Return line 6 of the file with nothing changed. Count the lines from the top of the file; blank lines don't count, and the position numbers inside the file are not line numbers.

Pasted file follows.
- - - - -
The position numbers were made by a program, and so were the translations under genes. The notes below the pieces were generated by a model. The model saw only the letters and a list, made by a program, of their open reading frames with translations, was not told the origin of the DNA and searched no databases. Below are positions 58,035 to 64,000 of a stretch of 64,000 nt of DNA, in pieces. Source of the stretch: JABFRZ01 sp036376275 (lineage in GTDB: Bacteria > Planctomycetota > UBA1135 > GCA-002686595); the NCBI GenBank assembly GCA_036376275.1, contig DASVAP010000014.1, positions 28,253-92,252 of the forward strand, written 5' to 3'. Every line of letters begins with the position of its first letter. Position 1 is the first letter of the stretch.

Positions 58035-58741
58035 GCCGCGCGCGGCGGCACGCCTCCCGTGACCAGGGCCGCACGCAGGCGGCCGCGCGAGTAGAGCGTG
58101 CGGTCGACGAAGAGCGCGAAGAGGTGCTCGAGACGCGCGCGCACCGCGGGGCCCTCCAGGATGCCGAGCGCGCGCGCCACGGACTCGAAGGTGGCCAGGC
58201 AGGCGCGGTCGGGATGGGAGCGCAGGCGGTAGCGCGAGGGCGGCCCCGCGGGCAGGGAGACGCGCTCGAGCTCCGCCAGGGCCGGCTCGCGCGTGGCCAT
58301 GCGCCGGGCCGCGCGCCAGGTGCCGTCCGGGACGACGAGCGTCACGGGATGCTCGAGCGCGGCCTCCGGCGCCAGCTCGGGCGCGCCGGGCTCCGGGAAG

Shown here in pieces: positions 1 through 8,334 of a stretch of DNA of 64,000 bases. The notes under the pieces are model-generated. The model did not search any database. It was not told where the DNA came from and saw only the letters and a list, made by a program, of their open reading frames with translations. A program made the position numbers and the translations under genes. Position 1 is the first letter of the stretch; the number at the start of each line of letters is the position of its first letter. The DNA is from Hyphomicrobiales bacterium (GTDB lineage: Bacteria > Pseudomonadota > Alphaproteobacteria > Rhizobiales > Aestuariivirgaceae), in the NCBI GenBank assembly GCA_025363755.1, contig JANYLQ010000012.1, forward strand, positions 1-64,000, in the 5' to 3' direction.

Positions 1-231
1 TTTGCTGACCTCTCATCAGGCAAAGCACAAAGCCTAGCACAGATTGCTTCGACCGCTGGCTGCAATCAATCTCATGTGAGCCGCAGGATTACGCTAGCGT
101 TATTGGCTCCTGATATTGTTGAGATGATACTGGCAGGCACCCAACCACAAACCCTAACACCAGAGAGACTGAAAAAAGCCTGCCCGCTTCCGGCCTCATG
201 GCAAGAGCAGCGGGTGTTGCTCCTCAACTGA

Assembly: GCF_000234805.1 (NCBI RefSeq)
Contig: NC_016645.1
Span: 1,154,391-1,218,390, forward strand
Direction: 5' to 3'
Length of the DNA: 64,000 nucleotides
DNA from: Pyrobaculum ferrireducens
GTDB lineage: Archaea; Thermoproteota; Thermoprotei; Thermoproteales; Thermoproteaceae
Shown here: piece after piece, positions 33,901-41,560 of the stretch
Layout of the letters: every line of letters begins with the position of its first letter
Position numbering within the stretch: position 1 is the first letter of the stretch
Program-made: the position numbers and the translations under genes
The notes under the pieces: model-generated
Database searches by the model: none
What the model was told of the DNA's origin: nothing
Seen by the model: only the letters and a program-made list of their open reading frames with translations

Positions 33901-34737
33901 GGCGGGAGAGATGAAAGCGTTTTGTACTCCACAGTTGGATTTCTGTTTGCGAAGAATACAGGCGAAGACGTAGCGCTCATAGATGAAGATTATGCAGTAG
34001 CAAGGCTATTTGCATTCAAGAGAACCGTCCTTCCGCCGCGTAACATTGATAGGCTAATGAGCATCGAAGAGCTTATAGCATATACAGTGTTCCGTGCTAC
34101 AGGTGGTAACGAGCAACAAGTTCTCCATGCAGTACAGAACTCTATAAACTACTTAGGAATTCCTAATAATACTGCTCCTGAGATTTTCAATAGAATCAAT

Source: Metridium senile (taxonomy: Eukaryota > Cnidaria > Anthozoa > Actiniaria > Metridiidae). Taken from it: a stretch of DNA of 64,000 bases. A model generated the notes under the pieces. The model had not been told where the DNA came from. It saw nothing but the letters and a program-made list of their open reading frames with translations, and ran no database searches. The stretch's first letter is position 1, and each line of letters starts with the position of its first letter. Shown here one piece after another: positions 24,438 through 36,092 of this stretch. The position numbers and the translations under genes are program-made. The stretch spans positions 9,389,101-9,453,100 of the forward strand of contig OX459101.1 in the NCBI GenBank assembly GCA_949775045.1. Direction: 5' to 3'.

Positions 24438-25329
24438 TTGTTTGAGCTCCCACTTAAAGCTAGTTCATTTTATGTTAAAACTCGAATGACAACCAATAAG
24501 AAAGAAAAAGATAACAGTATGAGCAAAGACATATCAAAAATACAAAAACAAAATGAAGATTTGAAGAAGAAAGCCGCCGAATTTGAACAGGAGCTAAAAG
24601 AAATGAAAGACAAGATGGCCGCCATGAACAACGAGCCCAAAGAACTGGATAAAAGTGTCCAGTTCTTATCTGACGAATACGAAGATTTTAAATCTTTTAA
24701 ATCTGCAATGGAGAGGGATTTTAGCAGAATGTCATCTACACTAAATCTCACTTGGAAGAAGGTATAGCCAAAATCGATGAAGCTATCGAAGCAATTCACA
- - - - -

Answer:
58301 GCGCCGGGCCGCGCGCCAGGTGCCGTCCGGGACGACGAGCGTCACGGGATGCTCGAGCGCGGCCTCCGGCGCCAGCTCGGGCGCGCCGGGCTCCGGGAAG